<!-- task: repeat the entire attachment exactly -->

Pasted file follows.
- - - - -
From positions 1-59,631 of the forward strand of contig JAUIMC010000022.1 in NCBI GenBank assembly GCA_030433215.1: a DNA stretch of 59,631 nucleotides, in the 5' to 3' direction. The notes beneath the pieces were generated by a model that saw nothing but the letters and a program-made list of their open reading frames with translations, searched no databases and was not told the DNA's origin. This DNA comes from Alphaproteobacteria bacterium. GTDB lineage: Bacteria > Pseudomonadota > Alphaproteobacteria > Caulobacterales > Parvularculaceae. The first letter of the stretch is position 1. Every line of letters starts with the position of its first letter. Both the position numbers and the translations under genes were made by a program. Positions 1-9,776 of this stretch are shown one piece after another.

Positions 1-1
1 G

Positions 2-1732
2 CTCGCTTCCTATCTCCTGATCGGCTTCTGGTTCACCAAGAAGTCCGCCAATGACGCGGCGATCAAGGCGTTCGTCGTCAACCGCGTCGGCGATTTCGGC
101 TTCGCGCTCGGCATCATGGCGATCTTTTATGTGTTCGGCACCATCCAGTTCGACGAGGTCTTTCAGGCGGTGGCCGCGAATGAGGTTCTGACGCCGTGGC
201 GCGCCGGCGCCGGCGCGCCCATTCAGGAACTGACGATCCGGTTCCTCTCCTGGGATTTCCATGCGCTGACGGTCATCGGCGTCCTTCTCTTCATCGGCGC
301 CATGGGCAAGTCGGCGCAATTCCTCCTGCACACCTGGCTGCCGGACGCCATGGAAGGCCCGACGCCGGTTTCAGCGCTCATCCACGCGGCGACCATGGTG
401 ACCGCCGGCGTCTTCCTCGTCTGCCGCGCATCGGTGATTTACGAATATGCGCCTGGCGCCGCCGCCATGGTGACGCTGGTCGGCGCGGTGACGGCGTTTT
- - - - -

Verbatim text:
From positions 1-59,631 of the forward strand of contig JAUIMC010000022.1 in NCBI GenBank assembly GCA_030433215.1: a DNA stretch of 59,631 nucleotides, in the 5' to 3' direction. The notes beneath the pieces were generated by a model that saw nothing but the letters and a program-made list of their open reading frames with translations, searched no databases and was not told the DNA's origin. This DNA comes from Alphaproteobacteria bacterium. GTDB lineage: Bacteria > Pseudomonadota > Alphaproteobacteria > Caulobacterales > Parvularculaceae. The first letter of the stretch is position 1. Every line of letters starts with the position of its first letter. Both the position numbers and the translations under genes were made by a program. Positions 1-9,776 of this stretch are shown one piece after another.

Positions 1-1
1 G

Positions 2-1732
2 CTCGCTTCCTATCTCCTGATCGGCTTCTGGTTCACCAAGAAGTCCGCCAATGACGCGGCGATCAAGGCGTTCGTCGTCAACCGCGTCGGCGATTTCGGC
101 TTCGCGCTCGGCATCATGGCGATCTTTTATGTGTTCGGCACCATCCAGTTCGACGAGGTCTTTCAGGCGGTGGCCGCGAATGAGGTTCTGACGCCGTGGC
201 GCGCCGGCGCCGGCGCGCCCATTCAGGAACTGACGATCCGGTTCCTCTCCTGGGATTTCCATGCGCTGACGGTCATCGGCGTCCTTCTCTTCATCGGCGC
301 CATGGGCAAGTCGGCGCAATTCCTCCTGCACACCTGGCTGCCGGACGCCATGGAAGGCCCGACGCCGGTTTCAGCGCTCATCCACGCGGCGACCATGGTG
401 ACCGCCGGCGTCTTCCTCGTCTGCCGCGCATCGGTGATTTACGAATATGCGCCTGGCGCCGCCGCCATGGTGACGCTGGTCGGCGCGGTGACGGCGTTTT